Romance With A Twist
Three lesbian romances that deliver a fresh take on a popular genre.
Lesbian romances are my ultimate comfort reads. I love sinking in and enjoying the ride for “girl meets girl, attraction, kissing, conflict, more kissing, happy forever!”
These days, however, I also love it when I can pick up a romance novel and get blown away by something new. These three romances go beyond the usual tropes and conventions of my favorite genre, and are some of the best stories I’ve read all year.
Flinging It by G Benson
When Frazer is thrown into planning a project for at-risk parents with a social worker who is her boss’s wife, she doesn’t expect to like the standoffish woman. The more Frazer gets to know Cora, however, the more she likes her, and a night of way too much alcohol leads to the one thing neither woman expects: a friends-with-benefits style affair. They know what they’re doing is wrong, and can’t seem to stop themselves, but it’s just sex—isn’t it?
I didn’t expect to like a romance with cheating at its core, but having loved the author’s first book, All the Little Moments, I gave this one a try, and I’m so glad I did. Rather than retread the old lesfic ground of “she’s cheating on her husband because she’s a lesbian,” Benson offers a thoughtful, nonjudgmental exploration of why and how infidelity can occur, alongside a realistic depiction of bisexual awakening. Despite its heavy subject material, it’s also very funny in parts, balancing angst with levity, and has excellent character diversity with women of color as both leads and a trans boy as a side character.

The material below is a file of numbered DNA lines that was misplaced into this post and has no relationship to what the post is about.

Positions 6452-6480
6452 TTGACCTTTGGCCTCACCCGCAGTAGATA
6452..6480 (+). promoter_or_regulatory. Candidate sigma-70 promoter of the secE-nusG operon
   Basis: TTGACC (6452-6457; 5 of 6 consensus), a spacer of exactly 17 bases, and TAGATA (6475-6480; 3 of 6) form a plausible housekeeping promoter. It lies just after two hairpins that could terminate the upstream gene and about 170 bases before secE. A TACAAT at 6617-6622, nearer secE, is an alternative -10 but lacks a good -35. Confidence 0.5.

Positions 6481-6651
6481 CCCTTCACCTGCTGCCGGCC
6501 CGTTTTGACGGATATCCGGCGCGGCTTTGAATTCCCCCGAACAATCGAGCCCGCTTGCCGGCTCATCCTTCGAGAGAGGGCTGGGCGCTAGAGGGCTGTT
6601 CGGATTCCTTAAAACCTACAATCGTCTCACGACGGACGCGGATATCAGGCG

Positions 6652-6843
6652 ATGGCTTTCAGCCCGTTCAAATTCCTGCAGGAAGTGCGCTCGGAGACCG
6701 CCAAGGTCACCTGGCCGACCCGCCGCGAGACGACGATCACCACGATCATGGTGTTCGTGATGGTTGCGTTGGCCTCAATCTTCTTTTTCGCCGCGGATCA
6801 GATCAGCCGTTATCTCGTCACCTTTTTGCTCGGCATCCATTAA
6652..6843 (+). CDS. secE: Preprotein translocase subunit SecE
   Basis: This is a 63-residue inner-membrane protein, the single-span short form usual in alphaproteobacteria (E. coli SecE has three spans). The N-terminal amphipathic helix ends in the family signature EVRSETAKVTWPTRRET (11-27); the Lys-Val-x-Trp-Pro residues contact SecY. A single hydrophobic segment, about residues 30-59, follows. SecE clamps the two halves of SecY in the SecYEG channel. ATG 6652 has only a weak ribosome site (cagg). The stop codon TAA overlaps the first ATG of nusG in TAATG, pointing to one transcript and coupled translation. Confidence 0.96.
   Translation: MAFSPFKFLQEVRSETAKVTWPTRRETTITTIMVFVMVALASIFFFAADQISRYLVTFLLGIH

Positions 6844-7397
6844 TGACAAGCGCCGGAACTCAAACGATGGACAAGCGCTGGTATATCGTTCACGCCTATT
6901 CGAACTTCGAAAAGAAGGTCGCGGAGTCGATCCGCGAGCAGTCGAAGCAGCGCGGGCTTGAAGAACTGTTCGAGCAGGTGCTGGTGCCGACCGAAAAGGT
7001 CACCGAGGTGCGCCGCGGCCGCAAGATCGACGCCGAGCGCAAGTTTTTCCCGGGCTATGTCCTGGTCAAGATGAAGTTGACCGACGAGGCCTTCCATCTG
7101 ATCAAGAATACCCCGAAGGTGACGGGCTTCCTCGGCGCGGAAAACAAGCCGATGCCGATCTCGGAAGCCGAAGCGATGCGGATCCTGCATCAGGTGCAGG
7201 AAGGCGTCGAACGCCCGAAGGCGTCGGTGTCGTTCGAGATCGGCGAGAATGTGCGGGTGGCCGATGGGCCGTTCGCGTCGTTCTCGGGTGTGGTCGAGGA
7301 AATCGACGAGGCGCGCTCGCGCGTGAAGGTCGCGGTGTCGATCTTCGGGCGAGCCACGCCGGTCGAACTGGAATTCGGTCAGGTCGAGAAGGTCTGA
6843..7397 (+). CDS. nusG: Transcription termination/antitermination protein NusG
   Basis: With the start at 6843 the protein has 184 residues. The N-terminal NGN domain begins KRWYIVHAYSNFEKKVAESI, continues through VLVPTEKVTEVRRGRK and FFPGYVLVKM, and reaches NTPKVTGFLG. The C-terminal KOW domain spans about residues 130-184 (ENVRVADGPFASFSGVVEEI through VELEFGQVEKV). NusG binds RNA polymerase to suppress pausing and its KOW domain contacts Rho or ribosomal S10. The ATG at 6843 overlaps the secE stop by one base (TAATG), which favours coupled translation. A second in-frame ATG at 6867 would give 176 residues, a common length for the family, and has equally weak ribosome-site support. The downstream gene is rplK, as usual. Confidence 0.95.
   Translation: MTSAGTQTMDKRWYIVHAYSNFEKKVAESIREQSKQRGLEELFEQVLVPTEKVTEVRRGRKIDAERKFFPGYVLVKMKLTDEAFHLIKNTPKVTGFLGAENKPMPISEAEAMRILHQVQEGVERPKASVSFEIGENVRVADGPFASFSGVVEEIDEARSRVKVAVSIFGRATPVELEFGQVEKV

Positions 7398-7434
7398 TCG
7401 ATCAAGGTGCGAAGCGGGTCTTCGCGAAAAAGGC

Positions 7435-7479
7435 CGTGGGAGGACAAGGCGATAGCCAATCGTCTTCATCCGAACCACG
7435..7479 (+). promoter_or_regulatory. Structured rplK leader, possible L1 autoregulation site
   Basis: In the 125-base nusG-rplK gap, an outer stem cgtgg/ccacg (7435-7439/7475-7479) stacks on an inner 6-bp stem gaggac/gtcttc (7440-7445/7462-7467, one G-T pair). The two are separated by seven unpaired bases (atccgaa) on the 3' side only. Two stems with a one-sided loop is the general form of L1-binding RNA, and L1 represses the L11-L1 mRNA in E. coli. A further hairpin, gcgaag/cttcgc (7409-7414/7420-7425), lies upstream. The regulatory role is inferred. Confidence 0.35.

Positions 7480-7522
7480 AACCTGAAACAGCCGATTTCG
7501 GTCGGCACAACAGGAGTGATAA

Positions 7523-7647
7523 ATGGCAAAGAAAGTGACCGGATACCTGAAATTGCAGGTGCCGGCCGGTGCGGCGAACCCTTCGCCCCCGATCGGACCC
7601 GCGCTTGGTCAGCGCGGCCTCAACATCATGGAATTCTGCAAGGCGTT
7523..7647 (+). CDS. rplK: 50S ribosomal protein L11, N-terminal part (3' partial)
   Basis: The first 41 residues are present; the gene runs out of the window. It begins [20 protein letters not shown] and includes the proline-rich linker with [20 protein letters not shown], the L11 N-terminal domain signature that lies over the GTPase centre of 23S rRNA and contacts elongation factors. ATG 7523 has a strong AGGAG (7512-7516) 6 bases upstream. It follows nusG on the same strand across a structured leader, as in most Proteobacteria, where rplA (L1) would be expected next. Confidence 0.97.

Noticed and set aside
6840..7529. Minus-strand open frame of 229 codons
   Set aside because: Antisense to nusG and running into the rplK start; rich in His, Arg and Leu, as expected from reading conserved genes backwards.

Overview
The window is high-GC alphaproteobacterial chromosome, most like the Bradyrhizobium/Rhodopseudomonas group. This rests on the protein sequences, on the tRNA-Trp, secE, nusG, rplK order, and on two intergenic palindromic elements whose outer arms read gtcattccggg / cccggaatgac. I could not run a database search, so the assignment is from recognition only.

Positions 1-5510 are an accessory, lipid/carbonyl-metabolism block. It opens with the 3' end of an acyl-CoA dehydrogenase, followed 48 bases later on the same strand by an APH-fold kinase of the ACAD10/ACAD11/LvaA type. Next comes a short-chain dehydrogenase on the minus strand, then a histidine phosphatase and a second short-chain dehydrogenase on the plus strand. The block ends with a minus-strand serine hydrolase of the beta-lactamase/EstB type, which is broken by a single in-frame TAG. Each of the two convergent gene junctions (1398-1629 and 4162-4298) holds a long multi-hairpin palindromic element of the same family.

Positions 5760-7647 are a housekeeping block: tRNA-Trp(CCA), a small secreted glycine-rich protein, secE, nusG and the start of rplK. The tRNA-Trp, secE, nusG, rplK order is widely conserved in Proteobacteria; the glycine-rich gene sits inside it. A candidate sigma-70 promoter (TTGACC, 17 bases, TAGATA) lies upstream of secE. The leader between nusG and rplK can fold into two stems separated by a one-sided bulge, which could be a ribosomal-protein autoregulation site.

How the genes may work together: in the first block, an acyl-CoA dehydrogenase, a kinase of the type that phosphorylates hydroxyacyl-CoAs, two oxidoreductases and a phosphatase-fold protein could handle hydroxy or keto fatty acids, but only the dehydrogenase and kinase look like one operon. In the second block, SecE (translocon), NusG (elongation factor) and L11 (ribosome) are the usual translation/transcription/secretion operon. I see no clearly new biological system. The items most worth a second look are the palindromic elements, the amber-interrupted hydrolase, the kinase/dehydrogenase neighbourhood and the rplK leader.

In the Distance There is Light by Harper Bliss
When Sophie’s partner, Ian, dies, her life is over as she knows it. Barely able to function and no longer comfortable staying with her best friend, Sophie shows up on the doorstep of Dolores, Ian’s stepmother. Days turn to months as they nudge each other through their shared grief, until it eventually makes enough space for other feelings to grow. Is their relationship romantic or are they just trying to survive their despair? Only time will tell.
In the Distance There is Light is a brilliant book with some highly taboo material. Not only is the age gap between Dolores and Sophie huge, but the stepmother-in-law relationship will be a boundary for some readers. The romance is not an easy or comfortable one to read, but it simply works, fully colored by the women’s shared grief without ever being exploitative or salacious.
Far From Home by Lorelie Brown
Rachel Fizel may have found the answer to her debt problems when she meets Pari Sadashiv. Originally from India, Pari is in the US on a work visa and can't start her own consulting practice without a Green Card. Pari is gay and Rachel is straight, but a temporary marriage can solve both of their problems. Pari takes it surprisingly well when she learns that Rachel is living in recovery from anorexia, and it isn't long before Rachel finds herself attracted to a woman for the first time.
I haven't come across many marriage of convenience stories in lesbian romance, so I was immediately interested in the premise of this one. The characters were interesting, the pacing was perfect, and the story well plotted, but what took Far From Home from good to great was the way it was told in the first person from Rachel's perspective. Everything is interpreted through the lens of her illness as her coping strategies stop working, and what should be a depressing story is ultimately beautiful and satisfying, yet realistic.